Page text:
Leafl. W. Bot. 6: 20. 1950.
Plants small to medium-sized, pale green, dull. Stems 0.3–0.8 cm. Leaves erect to ± spreading, broadly lanceolate, 0.7–1.4 mm; margins serrulate to serrate in distal 1/3; costa subpercurrent; distal medial laminal cells hexagonal or broadly rhombic, lax, 30–70 µm, walls thin. Specialized asexual reproduction absent. Sexual condition paroicous; perichaetial leaves scarcely differentiated, broadly lanceolate. Seta orange-brown. Capsule inclined 160–180°, stramineous to orange-brown, broadly pyriform, neck 1/3 urn length; exothecial cells elongate-rectangular, walls straight; stomata superficial; annulus present; operculum bluntly conic; exostome teeth yellow to brown, bluntly acute; endostome hyaline, basal membrane low, scarcely exceeding capsule rim to 1/3 exostome length, segments narrow, weakly keeled, broadly perforate, cilia absent. Spores 17–25 µm, distinctly roughened.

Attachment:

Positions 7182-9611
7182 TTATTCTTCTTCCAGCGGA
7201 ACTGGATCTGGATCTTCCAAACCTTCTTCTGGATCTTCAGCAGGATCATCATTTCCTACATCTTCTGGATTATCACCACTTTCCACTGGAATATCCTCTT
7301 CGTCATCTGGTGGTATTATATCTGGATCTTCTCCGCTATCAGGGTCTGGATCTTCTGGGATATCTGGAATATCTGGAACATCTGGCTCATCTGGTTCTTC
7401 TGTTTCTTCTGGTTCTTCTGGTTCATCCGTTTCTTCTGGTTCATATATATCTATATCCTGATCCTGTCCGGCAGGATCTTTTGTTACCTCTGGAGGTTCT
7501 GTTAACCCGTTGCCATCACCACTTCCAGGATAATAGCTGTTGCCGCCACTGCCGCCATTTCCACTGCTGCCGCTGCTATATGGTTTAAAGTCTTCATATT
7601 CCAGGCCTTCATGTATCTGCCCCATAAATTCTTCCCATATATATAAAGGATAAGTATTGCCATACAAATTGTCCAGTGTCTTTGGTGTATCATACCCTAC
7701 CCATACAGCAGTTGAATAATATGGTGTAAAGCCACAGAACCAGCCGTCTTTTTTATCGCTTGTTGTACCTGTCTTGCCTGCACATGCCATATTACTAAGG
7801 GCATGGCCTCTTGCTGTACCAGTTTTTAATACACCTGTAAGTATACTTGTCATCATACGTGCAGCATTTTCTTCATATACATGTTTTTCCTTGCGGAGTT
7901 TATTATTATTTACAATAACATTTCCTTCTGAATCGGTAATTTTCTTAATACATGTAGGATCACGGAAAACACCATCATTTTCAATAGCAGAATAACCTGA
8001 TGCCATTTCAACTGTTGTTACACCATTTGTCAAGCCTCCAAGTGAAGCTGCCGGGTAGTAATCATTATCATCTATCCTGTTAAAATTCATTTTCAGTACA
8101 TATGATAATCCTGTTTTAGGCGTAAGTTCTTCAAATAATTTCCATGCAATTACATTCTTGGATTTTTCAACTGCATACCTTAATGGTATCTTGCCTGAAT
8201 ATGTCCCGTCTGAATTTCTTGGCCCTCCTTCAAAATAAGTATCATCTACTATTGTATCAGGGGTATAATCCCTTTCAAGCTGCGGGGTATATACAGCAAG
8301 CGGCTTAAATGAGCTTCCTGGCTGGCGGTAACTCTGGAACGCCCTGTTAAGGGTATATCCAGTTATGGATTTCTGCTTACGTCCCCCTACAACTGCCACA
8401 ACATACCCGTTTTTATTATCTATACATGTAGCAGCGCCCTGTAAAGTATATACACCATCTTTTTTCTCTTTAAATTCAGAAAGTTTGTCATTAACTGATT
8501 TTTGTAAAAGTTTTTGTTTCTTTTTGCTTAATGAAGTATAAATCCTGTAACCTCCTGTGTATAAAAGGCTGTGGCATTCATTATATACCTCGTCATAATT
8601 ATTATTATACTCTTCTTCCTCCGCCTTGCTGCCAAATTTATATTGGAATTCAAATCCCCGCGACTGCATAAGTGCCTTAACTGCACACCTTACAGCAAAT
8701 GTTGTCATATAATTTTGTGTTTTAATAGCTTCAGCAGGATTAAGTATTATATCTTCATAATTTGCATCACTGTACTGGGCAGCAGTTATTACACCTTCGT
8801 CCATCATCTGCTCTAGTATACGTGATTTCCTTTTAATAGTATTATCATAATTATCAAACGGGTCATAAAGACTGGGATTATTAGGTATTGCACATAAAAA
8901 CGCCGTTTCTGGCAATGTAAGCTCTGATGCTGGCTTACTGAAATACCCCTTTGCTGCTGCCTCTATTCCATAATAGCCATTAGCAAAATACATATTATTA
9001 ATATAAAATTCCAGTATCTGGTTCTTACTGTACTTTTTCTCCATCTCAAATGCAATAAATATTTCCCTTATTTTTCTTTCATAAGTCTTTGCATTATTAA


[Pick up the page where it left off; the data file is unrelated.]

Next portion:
Phenology: Capsules mature summer (Jun–Aug).
Habitat: Soil, often in late snowmelt areas in alpine and subalpine zones
Elevation: high elevations
Greenland, Alta., B.C., Nfld. and Labr., Nunavut, Ont., Que., Yukon, Alaska, Ariz., Calif., Colo., Maine, Mont., Nev., Tex., Vt., Wash., Wyo., Eurasia.
Plants of Pohlia obtusifolia with sporophytes are generally small, but some sterile colonies in late snowmelt areas at high elevations form deeper cushions. When plants are sterile, the subtly cucullate leaves provide a clue to their identity; they are similar to those of P. drummondii, but the stems tend to be less red, the laminal cells are broader and thinner walled, and axillary gemmae are absent. Pohlia obtusifolia is paroicous (unlike P. drummondii, which is dioicous) and the capsules are barrel-shaped, with straight, rectangular walls (sinuate in P. drummondii and other gemmiferous species). The peristome of P. obtusifolia is relatively reduced, with slenderly triangular exostome teeth that are weakly pitted basally, a low endostomial basal membrane, and narrow segments that are weakly keeled but broadly perforate.